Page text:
Dangerous Compassions

library tourism, mental health consulting, lagoon feelings

Ming and I are really into libraries.  I love the one in Boulder, Colorado.  Wow. 

And we went to one in Reno that has a little creek in it and tons of plants.  “How do the books feel about that?” I asked Ming, who didn’t know.

Half-forgotten libraries in half-forgotten towns on long road trips.  The one in Bakersfield where I wrote letters while Ming went to a comics convention.

The huge gorgeous one in Salt Lake City I would like to return to.

We went to a fancy, new-seeming library in Arvin.  It opened at 10am, and several of us were in the parking lot waiting for it to open.  The librarian looked at us weird as we went to the kids’ part. “Oh, this is the kids’ part,” I said, and we found the adult part.

They had bookmarks, brochures, and fliers from, hmm, what would you call them.  Suicide prevention, eat more fruit nutrition stuff, something about exercise in Spanish and English.  Glossy non-profits or government agencies who have a budget for printing information / propaganda like that.  I read the fruit one.  I took a suicide prevention bookmark, not sure why.

Some people think I know stuff about mental health since I started a radical mental health collective or two, and they want to consult with me.  That’s ok–I think I kind of do know stuff.  I’ve been working on it.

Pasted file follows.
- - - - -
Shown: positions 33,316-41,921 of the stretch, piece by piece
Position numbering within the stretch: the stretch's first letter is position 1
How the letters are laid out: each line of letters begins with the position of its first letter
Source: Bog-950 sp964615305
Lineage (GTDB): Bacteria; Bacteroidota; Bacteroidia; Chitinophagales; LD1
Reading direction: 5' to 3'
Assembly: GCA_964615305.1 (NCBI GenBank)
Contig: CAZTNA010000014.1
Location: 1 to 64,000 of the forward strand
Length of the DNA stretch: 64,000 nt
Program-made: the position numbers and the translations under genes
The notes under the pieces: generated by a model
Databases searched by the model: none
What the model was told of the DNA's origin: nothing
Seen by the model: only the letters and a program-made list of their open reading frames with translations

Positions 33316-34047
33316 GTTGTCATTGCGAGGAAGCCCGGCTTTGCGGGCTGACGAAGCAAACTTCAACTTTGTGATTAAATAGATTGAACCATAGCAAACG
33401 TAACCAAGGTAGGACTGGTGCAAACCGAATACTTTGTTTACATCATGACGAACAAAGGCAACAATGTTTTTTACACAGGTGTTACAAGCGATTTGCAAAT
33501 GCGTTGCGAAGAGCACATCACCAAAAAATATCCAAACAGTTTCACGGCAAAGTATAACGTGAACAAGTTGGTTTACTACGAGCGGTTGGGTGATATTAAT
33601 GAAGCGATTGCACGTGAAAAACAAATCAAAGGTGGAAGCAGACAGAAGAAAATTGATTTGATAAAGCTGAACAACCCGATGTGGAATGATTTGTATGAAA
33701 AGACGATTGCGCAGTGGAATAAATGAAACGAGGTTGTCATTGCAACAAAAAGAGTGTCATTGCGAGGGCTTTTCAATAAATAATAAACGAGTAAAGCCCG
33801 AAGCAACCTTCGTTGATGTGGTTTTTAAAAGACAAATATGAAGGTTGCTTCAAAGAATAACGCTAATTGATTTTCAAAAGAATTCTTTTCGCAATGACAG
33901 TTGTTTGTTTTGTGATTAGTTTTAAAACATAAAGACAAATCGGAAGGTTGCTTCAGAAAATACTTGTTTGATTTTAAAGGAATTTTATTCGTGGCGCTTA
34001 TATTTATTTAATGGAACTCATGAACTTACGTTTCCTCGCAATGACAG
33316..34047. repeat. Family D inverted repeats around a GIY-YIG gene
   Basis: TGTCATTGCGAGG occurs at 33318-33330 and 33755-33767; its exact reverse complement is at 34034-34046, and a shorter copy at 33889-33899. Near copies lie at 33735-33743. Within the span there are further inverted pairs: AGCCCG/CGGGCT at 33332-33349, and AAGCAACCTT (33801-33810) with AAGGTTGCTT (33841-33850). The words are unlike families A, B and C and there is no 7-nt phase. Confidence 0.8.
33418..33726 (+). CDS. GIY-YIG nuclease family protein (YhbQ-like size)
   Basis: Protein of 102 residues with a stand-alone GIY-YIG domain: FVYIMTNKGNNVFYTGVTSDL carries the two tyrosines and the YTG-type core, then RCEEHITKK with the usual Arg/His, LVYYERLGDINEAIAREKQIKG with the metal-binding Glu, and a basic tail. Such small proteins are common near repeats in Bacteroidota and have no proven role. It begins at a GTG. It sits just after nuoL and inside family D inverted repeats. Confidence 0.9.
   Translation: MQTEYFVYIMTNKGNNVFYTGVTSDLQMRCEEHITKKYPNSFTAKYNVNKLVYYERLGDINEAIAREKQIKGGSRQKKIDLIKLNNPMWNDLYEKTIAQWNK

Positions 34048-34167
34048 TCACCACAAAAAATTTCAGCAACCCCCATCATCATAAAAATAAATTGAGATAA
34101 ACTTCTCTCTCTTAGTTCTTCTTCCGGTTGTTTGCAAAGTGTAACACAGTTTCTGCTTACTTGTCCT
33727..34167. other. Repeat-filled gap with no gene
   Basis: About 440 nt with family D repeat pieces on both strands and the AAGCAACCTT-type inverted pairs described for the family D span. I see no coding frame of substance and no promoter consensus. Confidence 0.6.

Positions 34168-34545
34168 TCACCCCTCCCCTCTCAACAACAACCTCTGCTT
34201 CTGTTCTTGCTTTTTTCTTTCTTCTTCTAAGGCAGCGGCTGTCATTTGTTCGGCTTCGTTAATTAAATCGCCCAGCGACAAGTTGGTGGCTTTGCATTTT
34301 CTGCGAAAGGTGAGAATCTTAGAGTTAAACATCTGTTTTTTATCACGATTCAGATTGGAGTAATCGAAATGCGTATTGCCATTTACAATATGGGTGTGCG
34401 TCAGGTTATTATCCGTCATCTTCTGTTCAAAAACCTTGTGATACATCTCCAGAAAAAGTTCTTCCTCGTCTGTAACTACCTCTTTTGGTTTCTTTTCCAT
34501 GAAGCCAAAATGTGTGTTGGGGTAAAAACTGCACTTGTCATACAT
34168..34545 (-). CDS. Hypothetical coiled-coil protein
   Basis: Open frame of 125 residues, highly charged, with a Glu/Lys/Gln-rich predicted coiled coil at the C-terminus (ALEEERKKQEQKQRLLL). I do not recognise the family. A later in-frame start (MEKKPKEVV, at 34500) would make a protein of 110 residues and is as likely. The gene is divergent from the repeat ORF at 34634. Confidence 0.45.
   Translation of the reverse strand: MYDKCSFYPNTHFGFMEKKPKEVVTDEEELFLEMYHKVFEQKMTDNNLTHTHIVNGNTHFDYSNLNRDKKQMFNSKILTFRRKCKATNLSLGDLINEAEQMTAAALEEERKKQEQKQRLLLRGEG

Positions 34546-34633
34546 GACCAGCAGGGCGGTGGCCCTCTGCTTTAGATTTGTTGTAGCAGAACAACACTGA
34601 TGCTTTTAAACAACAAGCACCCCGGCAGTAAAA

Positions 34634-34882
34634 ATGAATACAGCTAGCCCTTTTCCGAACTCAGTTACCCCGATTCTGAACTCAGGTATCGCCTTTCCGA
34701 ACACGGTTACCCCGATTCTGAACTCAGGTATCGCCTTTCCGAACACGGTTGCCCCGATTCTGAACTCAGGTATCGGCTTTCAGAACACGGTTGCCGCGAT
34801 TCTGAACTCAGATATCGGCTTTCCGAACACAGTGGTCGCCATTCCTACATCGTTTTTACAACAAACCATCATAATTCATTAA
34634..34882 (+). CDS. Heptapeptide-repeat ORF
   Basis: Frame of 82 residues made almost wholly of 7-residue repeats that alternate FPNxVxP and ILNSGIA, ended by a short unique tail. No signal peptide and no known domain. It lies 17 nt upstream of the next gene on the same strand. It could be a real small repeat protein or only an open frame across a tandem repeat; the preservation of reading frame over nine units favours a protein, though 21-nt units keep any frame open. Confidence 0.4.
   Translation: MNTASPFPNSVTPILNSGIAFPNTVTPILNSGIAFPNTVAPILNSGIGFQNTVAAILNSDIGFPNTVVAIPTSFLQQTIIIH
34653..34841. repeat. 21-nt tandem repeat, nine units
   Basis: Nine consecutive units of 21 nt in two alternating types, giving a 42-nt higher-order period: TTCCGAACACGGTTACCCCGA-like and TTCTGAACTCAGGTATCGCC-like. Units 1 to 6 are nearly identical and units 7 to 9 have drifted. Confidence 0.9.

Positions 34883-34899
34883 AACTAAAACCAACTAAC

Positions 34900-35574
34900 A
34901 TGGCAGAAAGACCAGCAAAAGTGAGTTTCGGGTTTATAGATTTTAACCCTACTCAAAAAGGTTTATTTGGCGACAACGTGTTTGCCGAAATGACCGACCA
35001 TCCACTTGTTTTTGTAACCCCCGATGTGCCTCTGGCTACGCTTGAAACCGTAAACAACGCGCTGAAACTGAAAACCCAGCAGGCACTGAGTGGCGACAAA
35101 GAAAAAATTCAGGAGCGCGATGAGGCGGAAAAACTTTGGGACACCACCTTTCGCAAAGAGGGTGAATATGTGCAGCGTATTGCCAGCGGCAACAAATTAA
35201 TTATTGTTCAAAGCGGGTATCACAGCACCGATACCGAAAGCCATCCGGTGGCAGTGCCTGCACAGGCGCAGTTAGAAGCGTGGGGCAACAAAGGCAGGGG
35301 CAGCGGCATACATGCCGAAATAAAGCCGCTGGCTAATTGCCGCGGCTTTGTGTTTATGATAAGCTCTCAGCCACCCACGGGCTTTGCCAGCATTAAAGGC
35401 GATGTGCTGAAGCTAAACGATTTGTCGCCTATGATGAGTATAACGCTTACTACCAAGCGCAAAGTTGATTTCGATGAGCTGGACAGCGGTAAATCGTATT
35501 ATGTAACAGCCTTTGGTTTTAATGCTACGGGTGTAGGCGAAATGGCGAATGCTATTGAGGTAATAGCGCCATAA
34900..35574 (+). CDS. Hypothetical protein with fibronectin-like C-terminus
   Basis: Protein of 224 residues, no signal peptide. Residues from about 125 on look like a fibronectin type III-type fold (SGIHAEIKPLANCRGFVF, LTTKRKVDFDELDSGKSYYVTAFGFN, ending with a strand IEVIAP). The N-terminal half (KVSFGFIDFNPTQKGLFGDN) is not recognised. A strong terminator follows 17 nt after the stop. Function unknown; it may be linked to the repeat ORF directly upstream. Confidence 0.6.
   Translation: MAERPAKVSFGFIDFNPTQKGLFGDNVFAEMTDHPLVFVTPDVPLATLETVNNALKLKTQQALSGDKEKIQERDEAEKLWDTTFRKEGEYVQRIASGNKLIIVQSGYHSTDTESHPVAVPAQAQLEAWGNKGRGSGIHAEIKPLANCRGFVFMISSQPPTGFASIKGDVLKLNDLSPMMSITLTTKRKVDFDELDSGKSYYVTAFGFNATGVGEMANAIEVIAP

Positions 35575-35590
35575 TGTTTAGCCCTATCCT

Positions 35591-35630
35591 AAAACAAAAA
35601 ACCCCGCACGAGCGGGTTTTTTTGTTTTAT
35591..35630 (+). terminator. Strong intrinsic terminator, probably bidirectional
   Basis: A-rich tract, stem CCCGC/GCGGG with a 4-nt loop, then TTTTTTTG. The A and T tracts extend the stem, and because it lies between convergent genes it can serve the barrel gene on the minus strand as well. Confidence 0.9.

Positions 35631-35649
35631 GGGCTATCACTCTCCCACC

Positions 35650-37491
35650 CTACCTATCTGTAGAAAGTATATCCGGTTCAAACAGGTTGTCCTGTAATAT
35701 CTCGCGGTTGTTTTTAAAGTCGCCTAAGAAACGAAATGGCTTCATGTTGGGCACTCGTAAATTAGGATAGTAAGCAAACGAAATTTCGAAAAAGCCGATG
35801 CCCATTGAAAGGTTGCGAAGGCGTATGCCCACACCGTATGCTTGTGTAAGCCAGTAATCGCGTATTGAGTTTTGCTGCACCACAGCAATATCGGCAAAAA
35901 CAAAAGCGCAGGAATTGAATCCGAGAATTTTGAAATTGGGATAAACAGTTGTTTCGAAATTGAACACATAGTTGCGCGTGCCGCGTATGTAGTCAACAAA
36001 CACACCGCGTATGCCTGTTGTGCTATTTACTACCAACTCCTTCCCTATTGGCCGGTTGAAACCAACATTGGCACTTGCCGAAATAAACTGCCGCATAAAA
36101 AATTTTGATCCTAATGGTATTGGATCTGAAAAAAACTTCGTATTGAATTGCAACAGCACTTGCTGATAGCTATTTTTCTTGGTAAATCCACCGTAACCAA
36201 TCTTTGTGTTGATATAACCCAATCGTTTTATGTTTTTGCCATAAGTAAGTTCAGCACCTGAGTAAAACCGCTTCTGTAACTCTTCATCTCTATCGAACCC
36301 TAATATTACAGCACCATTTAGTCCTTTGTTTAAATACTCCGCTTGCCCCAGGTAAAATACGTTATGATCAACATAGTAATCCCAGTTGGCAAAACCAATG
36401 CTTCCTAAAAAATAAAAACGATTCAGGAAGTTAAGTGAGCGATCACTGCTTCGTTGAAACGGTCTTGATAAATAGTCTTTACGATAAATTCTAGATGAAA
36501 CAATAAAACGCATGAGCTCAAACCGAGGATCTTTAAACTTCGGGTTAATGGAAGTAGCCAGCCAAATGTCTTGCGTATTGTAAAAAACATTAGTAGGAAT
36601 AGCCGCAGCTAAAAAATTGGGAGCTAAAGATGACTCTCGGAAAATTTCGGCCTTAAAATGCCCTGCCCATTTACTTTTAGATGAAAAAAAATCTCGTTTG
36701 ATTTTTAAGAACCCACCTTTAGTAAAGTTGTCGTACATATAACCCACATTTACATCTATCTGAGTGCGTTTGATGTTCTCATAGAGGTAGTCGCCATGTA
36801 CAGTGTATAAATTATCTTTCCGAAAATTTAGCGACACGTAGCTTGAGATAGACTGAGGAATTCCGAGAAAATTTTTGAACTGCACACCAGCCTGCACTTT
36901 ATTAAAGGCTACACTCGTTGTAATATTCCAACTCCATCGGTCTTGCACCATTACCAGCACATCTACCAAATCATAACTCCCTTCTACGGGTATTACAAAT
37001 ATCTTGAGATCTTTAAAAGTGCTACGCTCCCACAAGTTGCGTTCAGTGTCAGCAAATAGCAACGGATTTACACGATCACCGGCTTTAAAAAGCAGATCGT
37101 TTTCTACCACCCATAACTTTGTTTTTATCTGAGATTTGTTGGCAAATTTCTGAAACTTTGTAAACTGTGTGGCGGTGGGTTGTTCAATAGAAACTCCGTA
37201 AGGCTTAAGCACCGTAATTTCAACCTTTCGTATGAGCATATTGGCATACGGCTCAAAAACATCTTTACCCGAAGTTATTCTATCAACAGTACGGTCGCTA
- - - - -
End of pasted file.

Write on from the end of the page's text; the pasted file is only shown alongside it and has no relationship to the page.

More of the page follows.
Don’t sacrifice yourself for another person.  They might not know they’re drowning and will take you down with them, or almost.  You can’t do it alone.  Get a team and take shifts.  Ask for help, tell the truth as much as you can, reach out.  Did something work before, you can try again?  Is there someone you can call who’s idealized or could help magically?  What do you need?  Is there anything I can do from here?

“I lived here for four years, more than four years, and never figured out how I felt about this lagoon,” I told Ming as we sat on a bench by the art building.  It has a special smell.  I love it / I hate it.  “How many dead bodies do you think are in there?” I asked.

“Five,” he said.

“From how long?” I asked.

“Time immemorial,” he said. 

“That sounds about right,” I said.  I thought about murders, drownings.  When I was a kid, at the beach, I was always afraid of finding a dead body in the kelp.  Well, that’s enough for now.

By Laura-Marie

Good at listening to the noise until it makes sense.

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